The ISCAP also decided upon other Johnson Administration documents, including State Department correspondence regarding Italy and an Intelligence Report and a chronology related to the Pueblo incident.
In 2002, the ISCAP decided upon 3 appeals filed by 1 appellant seeking the declassification of 8 documents created during the administration of President Richard M. Nixon, which are in the custody of the Nixon Presidential Materials Staff in College Park, Maryland. The ISCAP voted to declassify the entirety of the previously classified information in 7 documents and to declassify additional portions of 1 document. These documents included several pieces of correspondence from either Henry Kissinger or Brent Scowcroft to the President.
The ISCAP also decided upon 4 appeals seeking to declassify 7 documents within the custody of Executive Branch agencies. Specifically, it decided to affirm the classification of the substance of 1 document located at the CIA, and to affirm the classification of portions of 1 document and to declassify additional portions of 5 others located at the FBI. The document at the CIA summarized the U.S. Intelligence Budget for Fiscal Year 1984 through 1999. The documents at the FBI included 4 from the early 1980s and 2 from 1975, all related in part to Lyndon LaRouche.
As 4 of the documents in the custody of the agencies are less than 25 years old, they are held to a different standard for classification than the bulk of the material that comes before the ISCAP. Whereas the standard for documents more than 25 years old is set in Section 3.4 of E.O. 12958, the standard for material less than 10 years old can be found in Section 1.5, and the standard for material more than 10 years old and less than 25 years old can be found in Section 1.6 of the Order.
From May 1996 through December 2002, the ISCAP has declassified information in 76% of the documents on which it has voted (104 documents in full, 29%; 165 documents in part, 47%). The ISCAP has voted to affirm the agency's classification action fully for 86 documents (24%). ISCAP actions from May 1996 through December 2002 illustrate how faithful application of the Order's standards results in unprecedented access to historically valuable records and to a balanced approach to the declassification of more recently-created documents.
The ISCAP is pleased to report that agencies are declassifying more of the information they process under the MDR provisions of E.O. 12958. Over time, the ISCAP has seen a decrease in the number of documents that come before it classified in their entirety or with substantial portions classified. The ISCAP has also found that agency classification decisions more closely adhere to the principles of the Order. As such, the ISCAP has reversed agency positions in fewer of the documents before the Panel.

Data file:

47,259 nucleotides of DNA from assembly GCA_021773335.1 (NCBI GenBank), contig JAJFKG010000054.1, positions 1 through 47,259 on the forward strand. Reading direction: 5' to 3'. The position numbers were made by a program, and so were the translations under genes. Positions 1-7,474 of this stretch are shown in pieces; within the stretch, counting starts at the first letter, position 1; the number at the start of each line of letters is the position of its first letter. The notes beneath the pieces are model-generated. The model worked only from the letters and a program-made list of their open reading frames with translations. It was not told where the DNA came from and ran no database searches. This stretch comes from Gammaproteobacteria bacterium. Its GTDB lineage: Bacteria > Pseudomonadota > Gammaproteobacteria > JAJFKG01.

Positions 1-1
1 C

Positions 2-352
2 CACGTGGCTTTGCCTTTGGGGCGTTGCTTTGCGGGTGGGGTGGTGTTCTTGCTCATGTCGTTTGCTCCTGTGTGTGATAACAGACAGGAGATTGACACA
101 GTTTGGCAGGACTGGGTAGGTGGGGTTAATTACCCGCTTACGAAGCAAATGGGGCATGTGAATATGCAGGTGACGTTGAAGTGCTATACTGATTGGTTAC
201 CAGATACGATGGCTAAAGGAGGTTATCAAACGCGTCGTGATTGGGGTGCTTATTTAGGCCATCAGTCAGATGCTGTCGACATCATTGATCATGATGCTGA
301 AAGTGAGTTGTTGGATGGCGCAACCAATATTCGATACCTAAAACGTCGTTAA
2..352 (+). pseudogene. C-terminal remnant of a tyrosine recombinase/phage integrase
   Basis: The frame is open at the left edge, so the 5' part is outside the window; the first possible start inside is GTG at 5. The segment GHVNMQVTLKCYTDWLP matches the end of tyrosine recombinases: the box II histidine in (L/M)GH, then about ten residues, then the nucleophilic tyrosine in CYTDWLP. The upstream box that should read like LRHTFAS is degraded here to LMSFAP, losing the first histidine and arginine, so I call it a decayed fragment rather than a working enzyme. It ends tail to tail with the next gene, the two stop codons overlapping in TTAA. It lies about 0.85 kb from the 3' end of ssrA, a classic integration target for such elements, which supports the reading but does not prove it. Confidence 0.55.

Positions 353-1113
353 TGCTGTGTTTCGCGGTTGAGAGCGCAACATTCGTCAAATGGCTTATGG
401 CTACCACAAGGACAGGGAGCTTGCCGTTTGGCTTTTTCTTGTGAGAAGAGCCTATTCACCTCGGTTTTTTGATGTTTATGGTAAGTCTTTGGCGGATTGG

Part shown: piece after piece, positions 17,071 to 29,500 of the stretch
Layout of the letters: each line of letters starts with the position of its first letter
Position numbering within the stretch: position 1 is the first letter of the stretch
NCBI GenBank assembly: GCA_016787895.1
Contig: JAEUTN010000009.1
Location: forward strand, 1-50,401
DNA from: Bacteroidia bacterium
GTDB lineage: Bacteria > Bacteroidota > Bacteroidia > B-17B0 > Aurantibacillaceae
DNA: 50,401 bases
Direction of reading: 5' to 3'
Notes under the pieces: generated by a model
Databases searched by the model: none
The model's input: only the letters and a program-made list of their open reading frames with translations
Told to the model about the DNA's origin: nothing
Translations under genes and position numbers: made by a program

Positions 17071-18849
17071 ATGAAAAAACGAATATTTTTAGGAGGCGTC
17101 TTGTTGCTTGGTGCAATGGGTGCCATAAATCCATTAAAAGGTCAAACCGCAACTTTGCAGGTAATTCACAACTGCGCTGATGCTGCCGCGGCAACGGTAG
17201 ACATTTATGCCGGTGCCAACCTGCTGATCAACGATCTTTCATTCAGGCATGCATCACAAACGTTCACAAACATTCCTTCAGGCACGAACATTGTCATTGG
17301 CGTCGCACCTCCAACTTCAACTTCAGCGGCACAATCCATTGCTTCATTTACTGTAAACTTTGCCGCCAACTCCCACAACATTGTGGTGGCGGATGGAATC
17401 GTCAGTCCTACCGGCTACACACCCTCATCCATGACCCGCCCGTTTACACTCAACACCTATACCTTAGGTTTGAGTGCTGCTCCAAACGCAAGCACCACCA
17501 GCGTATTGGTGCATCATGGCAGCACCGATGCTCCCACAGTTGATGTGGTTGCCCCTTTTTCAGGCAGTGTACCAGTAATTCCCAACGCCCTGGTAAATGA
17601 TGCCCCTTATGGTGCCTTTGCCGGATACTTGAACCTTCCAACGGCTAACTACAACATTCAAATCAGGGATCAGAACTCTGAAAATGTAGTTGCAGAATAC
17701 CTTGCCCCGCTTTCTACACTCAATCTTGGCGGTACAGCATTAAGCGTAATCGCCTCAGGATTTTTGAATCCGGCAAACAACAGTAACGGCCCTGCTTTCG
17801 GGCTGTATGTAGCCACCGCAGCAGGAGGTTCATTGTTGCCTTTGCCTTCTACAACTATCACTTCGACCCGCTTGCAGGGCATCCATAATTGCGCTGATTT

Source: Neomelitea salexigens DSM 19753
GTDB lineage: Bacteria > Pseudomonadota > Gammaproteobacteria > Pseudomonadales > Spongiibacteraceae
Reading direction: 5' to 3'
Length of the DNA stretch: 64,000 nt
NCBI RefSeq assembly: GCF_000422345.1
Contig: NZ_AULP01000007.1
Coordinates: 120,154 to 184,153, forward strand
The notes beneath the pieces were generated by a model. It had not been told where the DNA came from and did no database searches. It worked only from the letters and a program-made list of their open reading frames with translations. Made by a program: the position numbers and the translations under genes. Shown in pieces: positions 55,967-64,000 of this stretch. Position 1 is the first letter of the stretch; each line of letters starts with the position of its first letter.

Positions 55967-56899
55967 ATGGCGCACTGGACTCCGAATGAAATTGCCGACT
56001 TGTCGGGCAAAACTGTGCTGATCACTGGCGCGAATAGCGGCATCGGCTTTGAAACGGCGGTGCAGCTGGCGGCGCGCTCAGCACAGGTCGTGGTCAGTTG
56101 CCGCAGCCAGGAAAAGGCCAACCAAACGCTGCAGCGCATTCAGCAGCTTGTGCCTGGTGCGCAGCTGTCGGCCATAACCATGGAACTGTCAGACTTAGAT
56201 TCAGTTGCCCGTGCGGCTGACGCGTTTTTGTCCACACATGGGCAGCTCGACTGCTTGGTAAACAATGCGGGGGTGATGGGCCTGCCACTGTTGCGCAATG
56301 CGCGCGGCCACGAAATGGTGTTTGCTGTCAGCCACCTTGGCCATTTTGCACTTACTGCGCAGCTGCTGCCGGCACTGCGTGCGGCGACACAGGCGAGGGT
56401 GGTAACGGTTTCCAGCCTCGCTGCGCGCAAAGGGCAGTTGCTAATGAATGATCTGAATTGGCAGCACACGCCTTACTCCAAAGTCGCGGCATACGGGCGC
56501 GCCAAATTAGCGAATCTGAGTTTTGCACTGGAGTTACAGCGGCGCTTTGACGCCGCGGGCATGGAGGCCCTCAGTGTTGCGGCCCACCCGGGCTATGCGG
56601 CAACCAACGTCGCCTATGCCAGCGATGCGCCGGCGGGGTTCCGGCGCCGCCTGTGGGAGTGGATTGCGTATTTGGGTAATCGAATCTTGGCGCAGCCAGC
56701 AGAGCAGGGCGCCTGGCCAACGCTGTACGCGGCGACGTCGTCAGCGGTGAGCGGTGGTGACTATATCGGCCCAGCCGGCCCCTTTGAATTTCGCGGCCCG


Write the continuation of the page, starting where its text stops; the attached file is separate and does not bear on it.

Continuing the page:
The ISCAP also approved 2 declassification guides submitted by Executive Branch agencies in accordance with Section 3.4(d) of E.O. 12958 and the applicable provision of its government-wide implementing directive (32 C.F.R. Part 2001.51(i)). When approved, these declassification guides authorize the exemption of information determined by an agency to fall within one or more exemption categories listed in Section 3.4(b) of the Order. In order for the ISCAP to approve a guide, the guide must provide: a comprehensive description of the information proposed for exemption; a distinct relationship to a specific exemption; a rational justification or explanation of the need for exemption; and a fixed date or event for automatic declassification. During 2002, the ISCAP approved guides submitted by the Department of the Navy and the Joint Chiefs of Staff.
During this period, the ISCAP heard its first appeal of a classification challenge filed pursuant to Section 1.9 of E.O. 12958. This appeal sought to reverse the decision of the Defense Department that portions of an abstract regarding Global Positioning System Monitor Station data were classified. The ISCAP affirmed the prior classification of 4 portions of the document under Section 1.5(g) of the Order.
The following benchmarks of the ISCAP's work are notable:
Declassification of information in 76% of the documents in the appeals it has acted upon to date.Documents declassified by the ISCAP are made available through the entity that has custody of them, usually a Presidential Library. For assistance in identifying and requesting copies of such documents, or for any other questions regarding the ISCAP, please contact the ISCAP staff at ISOO at the mailing address, e-mail address, or telephone or fax numbers above.
Continued classification of information that would harm national security by revealing intelligence sources or jeopardizing ongoing diplomatic activities.
A demonstrated willingness by agencies to examine afresh the justification for continued classification of each category of information -- even for information that previously, for all intents and purposes, was classified in perpetuity.
Evidence that agency classification and declassification decisions more closely adhere to the principles of E.O. 12958.
The approval of declassification guides that provide limited and rational exemptions from the automatic declassification provisions of E.O. 12958.